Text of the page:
AN AUNTIE TELLS IT LIKE IT IS

Beti, why are you posting pictures of yourself on the internet?” recently asked one of my 842 aunties. Her question meant well but she had that sort of defeated tone to her voice – the kind that translates to “girls nowadays and their nonsense behavior”.

I had been expecting this question ever since I started RWAC, so I offered up my best pre-rehearsed answers:

“I’m trying to start a conversation about changing norms!”

“Fashion!”

“The clash between traditional viewpoints and modern lifestyles!”

“Clothes!”

“I’m so lazy that anytime I achieve the ability to put together an outfit, I think it deserves to be documented for the world to see!”

I thought I had summed it up pretty well, and was sure she would tell all her auntie friends who would tell all their auntie friends while other nosy aunties eavesdropping on the conversation would run home and tell their daughters who would then tell all their friends about this revolutionary website, its corresponding Facebook page, and its Instagram presence. Talk about free publicity courtesy of the Indian society gossip machine!

However, my dreams of making a social media mark quickly dissipated because she was still dubious; as expected, she said: “Girls nowadays and their nonsense behavior” and proceeded to back it up with the favorite Indian horror story about how Ruby hasn’t found a husband yet because of how she acts/talks/dresses/breathes.

Well, I’m not one to accept defeat! Maybe I couldn’t convince her with a few words, but I would show her something that was worth a 1,000 of them:

“See, Auntie-ji, I just use a picture to tell a story. For example, this outfit shows one way to layer clothes during the summer. This linen blazer helps elevate what would have just been a basic denim romper, and the colorful wedges makes the look more playful. So I’m kinda offering advice to people too, not just parading my pictures all over the internet for no reason!”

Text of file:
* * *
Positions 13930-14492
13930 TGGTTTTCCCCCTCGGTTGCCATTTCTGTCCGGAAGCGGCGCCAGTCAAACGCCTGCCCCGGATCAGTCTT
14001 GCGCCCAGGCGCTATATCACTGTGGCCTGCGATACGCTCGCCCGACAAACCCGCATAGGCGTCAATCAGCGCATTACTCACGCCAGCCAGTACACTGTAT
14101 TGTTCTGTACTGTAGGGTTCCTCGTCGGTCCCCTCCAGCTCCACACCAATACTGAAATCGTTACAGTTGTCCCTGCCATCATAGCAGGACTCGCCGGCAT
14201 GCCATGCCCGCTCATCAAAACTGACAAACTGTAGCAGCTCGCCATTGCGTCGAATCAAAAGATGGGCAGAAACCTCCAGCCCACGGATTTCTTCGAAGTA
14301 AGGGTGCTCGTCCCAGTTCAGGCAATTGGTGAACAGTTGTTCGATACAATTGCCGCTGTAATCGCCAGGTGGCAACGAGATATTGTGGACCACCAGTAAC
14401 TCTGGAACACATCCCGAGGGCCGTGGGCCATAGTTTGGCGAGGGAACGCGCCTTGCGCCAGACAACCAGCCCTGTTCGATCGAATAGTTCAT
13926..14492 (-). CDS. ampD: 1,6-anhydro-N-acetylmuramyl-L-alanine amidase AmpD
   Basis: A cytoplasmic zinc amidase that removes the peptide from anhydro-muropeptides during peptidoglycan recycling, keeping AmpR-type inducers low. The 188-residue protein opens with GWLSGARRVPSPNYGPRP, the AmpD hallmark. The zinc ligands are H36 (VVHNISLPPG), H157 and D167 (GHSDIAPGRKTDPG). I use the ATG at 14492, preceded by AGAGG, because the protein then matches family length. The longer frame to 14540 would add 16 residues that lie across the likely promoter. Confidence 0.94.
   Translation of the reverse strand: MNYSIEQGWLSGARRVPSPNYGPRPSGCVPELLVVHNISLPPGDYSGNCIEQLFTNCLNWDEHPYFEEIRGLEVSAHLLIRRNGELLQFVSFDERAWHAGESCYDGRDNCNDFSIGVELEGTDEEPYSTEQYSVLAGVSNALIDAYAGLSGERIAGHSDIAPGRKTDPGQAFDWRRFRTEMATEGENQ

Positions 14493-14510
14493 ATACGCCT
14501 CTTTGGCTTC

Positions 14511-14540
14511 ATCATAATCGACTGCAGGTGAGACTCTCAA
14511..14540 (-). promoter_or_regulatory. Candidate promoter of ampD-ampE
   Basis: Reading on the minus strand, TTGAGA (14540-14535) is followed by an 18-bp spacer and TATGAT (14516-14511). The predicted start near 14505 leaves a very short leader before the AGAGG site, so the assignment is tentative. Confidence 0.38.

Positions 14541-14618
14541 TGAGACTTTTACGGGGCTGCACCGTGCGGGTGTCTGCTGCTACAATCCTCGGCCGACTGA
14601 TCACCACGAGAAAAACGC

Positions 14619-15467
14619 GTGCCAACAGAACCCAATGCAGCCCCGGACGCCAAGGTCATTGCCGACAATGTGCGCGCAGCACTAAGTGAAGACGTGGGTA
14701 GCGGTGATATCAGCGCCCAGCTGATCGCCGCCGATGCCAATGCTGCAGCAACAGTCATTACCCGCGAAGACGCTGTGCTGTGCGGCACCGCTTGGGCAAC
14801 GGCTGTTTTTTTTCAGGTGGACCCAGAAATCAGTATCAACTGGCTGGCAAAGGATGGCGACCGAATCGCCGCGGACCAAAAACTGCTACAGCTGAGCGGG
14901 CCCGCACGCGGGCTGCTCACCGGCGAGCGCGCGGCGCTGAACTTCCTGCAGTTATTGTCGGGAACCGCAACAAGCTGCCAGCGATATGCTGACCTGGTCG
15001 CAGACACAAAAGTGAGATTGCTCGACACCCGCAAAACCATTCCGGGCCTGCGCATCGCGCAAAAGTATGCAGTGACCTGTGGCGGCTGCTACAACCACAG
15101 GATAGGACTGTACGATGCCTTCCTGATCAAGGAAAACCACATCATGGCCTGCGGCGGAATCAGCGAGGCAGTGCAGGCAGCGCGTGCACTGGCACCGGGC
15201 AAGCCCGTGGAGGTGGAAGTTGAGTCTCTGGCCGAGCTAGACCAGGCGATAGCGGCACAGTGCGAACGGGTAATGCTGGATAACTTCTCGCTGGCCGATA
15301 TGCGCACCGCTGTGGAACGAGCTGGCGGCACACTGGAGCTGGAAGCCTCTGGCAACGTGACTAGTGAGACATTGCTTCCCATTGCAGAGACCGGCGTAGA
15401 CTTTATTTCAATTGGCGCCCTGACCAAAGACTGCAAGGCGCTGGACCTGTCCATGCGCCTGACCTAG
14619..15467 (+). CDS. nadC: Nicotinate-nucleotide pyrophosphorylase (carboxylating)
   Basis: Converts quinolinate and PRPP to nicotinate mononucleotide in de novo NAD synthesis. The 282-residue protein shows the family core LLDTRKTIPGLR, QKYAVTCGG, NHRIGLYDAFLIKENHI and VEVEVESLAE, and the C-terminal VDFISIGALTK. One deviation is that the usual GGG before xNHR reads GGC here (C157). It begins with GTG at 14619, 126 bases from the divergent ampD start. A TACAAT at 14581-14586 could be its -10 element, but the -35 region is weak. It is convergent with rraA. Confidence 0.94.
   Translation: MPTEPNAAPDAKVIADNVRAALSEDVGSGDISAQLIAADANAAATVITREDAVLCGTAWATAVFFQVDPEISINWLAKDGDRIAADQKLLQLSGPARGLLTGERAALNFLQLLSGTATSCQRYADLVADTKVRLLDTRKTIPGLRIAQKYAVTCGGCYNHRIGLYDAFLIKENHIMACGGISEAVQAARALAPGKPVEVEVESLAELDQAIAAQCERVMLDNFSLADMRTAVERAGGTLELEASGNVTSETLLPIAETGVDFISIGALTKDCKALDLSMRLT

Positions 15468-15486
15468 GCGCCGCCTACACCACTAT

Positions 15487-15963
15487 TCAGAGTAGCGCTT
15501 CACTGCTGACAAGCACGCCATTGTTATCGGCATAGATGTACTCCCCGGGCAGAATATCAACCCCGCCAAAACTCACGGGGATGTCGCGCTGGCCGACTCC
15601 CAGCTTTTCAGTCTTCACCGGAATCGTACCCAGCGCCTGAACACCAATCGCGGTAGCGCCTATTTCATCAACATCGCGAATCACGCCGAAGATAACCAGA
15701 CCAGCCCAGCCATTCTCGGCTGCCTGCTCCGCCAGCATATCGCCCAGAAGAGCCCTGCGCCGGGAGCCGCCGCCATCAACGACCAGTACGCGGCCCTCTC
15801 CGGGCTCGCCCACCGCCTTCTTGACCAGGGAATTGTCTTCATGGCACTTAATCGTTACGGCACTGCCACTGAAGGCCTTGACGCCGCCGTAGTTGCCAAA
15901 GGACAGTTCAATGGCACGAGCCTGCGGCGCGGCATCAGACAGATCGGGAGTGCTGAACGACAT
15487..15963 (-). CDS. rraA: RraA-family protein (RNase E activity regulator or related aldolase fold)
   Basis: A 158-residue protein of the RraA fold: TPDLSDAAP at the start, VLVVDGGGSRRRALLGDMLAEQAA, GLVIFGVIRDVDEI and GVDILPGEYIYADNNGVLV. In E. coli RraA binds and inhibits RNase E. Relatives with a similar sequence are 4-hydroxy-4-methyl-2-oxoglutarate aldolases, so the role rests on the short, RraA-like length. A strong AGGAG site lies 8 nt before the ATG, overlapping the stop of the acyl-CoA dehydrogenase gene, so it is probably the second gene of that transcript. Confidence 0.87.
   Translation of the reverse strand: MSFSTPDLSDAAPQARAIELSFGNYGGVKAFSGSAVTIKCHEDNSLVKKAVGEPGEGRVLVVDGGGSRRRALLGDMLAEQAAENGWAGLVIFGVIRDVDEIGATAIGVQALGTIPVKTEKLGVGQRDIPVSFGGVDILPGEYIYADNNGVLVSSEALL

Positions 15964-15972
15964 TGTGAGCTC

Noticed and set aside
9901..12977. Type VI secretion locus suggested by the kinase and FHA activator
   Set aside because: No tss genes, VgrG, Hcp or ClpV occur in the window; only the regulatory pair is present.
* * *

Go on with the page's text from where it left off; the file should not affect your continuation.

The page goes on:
I thought that would be that, but I should know better than to think that would ever be that when that is never really that. Instead of applauding my efforts and handing over an envelope full of money to enable me to buy more clothes, her only comment was…

Arey, why do you look so dark in that picture! Your skin is so tan, put some yogurt on your face every night before you bathe to get rid of that color! It’s not nice to look like that, what will people think!”

Wait, what?!

I tried to reason, “Auntie, photo lighting aside, that’s not the point! I like being tan in general! I layer on bronzer because I like the glow. I use sunscreen but I like to sunbathe too. I know there are still misguided misconceptions all over the world about dark skin – heck, you’re lucky to find a beauty product in Asia that doesn’t have those silly whitening properties. But you can’t really judge someone on the basis of their complexion color or their (in)ability to edit a photo properly!”

Of course, new-age logic doesn’t really stand up to old-school thinking, and fairness is still the beauty standard for some. Not so fair, is it?

Oh, but she wasn’t done:

Beti, while you’re at it, you shouldn’t be showing your legs like that either.”

Touche, auntie, touche.

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